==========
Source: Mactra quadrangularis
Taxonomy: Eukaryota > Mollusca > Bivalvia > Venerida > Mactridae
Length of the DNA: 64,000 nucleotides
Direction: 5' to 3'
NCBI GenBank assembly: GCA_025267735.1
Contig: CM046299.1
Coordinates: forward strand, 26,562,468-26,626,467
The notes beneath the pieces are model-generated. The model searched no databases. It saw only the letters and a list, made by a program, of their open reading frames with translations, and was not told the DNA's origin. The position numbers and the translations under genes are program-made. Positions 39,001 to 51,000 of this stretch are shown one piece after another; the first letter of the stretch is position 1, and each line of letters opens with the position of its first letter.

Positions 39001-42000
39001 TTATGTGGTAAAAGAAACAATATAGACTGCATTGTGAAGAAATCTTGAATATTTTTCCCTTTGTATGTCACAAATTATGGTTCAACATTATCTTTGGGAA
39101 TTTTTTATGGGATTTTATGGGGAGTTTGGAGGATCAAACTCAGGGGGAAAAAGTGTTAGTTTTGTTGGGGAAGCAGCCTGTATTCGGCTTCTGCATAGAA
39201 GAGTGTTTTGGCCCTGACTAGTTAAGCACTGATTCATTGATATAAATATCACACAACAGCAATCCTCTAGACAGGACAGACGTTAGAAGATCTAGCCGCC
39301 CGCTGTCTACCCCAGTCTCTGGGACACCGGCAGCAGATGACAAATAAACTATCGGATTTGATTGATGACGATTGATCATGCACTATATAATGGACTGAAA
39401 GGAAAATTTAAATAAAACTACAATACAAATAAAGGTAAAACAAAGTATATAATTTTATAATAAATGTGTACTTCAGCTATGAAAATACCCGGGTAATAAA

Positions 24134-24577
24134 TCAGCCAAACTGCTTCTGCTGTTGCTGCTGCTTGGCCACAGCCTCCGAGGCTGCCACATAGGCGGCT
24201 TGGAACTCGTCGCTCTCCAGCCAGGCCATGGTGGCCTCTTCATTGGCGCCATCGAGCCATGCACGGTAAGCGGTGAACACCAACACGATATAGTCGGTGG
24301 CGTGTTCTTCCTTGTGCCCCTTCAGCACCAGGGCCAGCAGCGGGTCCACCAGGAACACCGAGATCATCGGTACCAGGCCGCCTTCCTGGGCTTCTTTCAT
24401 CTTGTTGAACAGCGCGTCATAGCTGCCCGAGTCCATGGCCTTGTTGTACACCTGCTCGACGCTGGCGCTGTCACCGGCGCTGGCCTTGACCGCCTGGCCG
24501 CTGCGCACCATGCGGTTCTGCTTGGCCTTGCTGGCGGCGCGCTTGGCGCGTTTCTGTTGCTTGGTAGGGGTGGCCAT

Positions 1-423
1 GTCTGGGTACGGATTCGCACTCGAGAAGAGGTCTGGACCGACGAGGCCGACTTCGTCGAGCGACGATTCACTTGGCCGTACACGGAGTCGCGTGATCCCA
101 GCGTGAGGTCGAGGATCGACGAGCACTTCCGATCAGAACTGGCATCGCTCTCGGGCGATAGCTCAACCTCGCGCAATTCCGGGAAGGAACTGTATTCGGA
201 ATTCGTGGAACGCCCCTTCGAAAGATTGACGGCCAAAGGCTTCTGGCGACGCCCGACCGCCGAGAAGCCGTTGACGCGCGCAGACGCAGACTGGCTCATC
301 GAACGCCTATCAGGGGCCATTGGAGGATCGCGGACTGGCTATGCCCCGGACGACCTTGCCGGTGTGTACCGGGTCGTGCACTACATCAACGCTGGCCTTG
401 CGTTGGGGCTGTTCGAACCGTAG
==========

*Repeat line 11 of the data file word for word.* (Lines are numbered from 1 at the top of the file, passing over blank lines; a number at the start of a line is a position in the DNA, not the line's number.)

39101 TTTTTTATGGGATTTTATGGGGAGTTTGGAGGATCAAACTCAGGGGGAAAAAGTGTTAGTTTTGTTGGGGAAGCAGCCTGTATTCGGCTTCTGCATAGAA